Fukuyama combined Nietzsche’s idea of the last man with his own diagnosis of underlying human psychology. His prognosis was that the outlook for post-History Western society was not good. It was possible that the last men at the end of History might sink down into a brutish contentment with material comforts, rather like dogs lying around in the afternoon sun (this was what Kojève predicted). But they might well go the other way. There was every chance that the last men (and women) would be deeply discontented with their historically unprecedented ease and luxury, because it failed to feed megalothymia . If the last men went this way, they would become bored by what Fukuyama called ‘masterless slavery – the life of rational consumption’. The spread of egalitarian values that went along with secular democratic politics would open up spaces of severe resentment – especially, we might now postulate, among those who had lost their traditional places at the top of social hierarchies, and felt cheated of the recognition that they believed they were owed. (Sound familiar?)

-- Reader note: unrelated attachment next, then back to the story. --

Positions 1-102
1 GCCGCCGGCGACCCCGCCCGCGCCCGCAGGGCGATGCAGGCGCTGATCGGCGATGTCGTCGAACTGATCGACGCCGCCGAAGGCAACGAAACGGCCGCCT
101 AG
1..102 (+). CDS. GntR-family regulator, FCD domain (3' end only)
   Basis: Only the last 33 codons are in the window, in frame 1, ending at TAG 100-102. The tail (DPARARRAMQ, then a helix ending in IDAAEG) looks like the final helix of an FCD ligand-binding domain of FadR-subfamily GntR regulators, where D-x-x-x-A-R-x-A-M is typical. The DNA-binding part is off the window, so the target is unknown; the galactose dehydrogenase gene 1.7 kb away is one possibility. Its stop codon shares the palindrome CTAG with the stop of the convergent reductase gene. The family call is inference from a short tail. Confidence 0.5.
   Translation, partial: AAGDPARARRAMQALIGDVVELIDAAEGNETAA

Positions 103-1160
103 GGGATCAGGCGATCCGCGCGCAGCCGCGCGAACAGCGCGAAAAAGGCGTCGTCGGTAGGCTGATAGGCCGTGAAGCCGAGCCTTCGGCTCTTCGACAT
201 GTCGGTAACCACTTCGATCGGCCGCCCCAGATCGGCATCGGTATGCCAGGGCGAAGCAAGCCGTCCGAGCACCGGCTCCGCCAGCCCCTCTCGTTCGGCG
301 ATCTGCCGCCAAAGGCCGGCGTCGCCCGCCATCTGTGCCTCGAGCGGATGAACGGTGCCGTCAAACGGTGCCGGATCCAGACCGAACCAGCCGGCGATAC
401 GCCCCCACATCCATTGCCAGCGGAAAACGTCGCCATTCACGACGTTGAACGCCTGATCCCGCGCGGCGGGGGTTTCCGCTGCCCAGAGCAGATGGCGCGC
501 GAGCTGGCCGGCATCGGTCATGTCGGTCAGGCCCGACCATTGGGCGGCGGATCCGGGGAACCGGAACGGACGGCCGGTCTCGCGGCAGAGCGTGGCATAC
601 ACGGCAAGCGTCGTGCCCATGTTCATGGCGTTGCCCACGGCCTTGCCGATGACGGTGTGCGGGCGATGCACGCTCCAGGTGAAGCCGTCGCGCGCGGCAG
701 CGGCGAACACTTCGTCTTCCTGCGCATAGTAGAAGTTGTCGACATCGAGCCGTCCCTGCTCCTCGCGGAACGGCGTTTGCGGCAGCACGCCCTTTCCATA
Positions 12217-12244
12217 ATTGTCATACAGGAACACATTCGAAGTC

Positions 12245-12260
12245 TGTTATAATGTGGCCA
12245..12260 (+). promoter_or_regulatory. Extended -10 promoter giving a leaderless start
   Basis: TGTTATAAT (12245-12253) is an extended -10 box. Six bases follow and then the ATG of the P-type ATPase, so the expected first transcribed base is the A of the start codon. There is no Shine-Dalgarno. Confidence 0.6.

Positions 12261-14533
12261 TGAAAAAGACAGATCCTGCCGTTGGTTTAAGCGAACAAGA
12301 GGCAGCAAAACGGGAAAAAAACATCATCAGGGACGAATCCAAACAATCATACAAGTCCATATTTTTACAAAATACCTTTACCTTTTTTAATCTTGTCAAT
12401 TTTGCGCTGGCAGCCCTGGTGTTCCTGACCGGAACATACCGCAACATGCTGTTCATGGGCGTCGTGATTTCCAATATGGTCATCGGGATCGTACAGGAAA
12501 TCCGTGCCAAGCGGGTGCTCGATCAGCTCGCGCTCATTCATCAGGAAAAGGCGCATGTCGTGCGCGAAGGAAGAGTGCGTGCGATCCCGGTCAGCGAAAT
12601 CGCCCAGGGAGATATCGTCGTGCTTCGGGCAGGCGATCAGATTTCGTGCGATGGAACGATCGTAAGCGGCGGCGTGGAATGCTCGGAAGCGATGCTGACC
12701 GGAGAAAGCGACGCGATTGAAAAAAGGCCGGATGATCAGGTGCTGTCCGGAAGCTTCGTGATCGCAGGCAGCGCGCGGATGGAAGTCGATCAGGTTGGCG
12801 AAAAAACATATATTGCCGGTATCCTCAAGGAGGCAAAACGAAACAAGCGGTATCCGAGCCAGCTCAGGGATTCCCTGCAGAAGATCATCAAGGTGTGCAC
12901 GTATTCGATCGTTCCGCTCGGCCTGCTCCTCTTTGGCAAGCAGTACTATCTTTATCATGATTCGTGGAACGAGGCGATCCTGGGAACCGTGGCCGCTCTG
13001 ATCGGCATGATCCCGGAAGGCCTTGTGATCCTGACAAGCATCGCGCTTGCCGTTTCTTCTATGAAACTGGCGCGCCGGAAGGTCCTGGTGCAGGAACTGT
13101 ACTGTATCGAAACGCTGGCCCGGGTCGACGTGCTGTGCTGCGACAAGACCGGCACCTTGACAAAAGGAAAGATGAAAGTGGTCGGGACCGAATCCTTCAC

So I’m willing to let Trump govern without trying to obstruct every single initiative that comes from him. I don’t think his policies will work, and I believe the American people will see this very soon. However, the single most dangerous abuses of power are ones affecting the system’s future accountability. What the new generation of populist-nationalists like Putin, Chávez in Venezuela, Erdogan in Turkey, and Orbán in Hungary have done is to tilt the playing field to make sure they can never be removed from power in the future. That process has already been underway for some time in America, through Republican gerrymandering of congressional districts and the use of voter ID laws to disenfranchise potential Democratic voters. The moment that the field is so tilted that accountability becomes impossible is when the system shifts from being a real liberal democracy to being an electoral authoritarian one.